Lipophilic G-Quadruplexes: Structural Studies, Post-Assembly Modification, and Covalent Capture

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New nanostructures and functional materials are built through the self-assembly of guanosine. Both the size and regiochemistry of these noncovalent structures are controlled. Lipophilic G-quadruplexes are further stabilized through covalent capture techniques. These new nanostructures demonstrate the ability to bind cations and transport monovalent cation through phospholipid membranes.

Diffusion NMR is demonstrated as a valuable technique in characterizing the size of lipophilic G-quadruplexes. Control over the size of self-assembled G-quadruplexes is demonstrated through modifying the guanosine nucleosides and the cation concentration. The solution structure of [G 8]16 4K+ 4pic- is determined to be a hexadecamer using diffusion NMR. Additionally, G 24 is also shown to form a hexadecamer G-quadruplex, which has an octameric intermediate structure. Two different octamers, a singly and doubly charged octamer, formed by G 29 are elucidated by diffusion NMR. The information gained from the diffusion NMR technique allowed for a better understanding of the self-assembly processes, especially regarding the roles of cation, anion and solvent.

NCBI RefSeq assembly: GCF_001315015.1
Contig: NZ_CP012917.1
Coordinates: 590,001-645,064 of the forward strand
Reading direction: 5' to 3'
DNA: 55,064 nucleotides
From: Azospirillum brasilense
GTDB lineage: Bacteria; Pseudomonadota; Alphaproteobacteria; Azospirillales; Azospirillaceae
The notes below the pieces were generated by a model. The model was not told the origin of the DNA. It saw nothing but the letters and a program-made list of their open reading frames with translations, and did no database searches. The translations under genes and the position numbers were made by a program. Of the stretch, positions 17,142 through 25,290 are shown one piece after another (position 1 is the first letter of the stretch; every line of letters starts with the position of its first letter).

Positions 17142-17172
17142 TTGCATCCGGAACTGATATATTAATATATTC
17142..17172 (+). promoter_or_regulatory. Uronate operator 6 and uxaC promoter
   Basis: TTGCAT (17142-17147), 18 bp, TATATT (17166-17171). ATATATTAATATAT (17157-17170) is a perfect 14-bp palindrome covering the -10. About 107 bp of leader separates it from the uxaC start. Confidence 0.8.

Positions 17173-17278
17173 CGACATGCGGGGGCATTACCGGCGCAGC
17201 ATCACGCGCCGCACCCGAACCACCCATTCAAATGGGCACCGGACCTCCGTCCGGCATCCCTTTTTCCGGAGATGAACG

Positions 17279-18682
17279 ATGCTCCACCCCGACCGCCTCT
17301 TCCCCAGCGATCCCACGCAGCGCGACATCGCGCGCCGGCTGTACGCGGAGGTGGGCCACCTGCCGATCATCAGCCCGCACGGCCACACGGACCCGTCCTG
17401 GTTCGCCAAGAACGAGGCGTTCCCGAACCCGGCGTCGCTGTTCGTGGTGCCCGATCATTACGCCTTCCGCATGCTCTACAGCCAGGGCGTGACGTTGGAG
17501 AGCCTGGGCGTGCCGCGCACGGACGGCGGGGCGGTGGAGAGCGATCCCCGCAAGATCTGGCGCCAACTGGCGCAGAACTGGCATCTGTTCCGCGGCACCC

The use of a kinetically controlled exchange reaction to effect regioselective modification of a hydrogen-bonded assembly is discussed. The pseudo-regioselective exchange of isotopically labeled G 35-d into [G 8-h]16 4K+ 4pic- is demonstrated. Both the bound anion and cation can control the exchange of ligand into the different layers of a synthetic G-quadruplex. This regioselective exchange process allows for functionalized G-quadruplex structures to be built.

Covalent capture of lipophilic G-quadruplex 60 with reactive groups on the periphery generates a unimolecular G-quadruplex 61. This unimolecular G-quadruplex 61 shows exceptional stability in nonpolar and polar solvents, even without the presence of cations. Furthermore, this unimolecular G-quadruplex transports monovalent cation across phospholipid membranes. The design of transmembrane transporters is of particular interest for their potential as new ion sensors, catalysts and anti-microbial agents.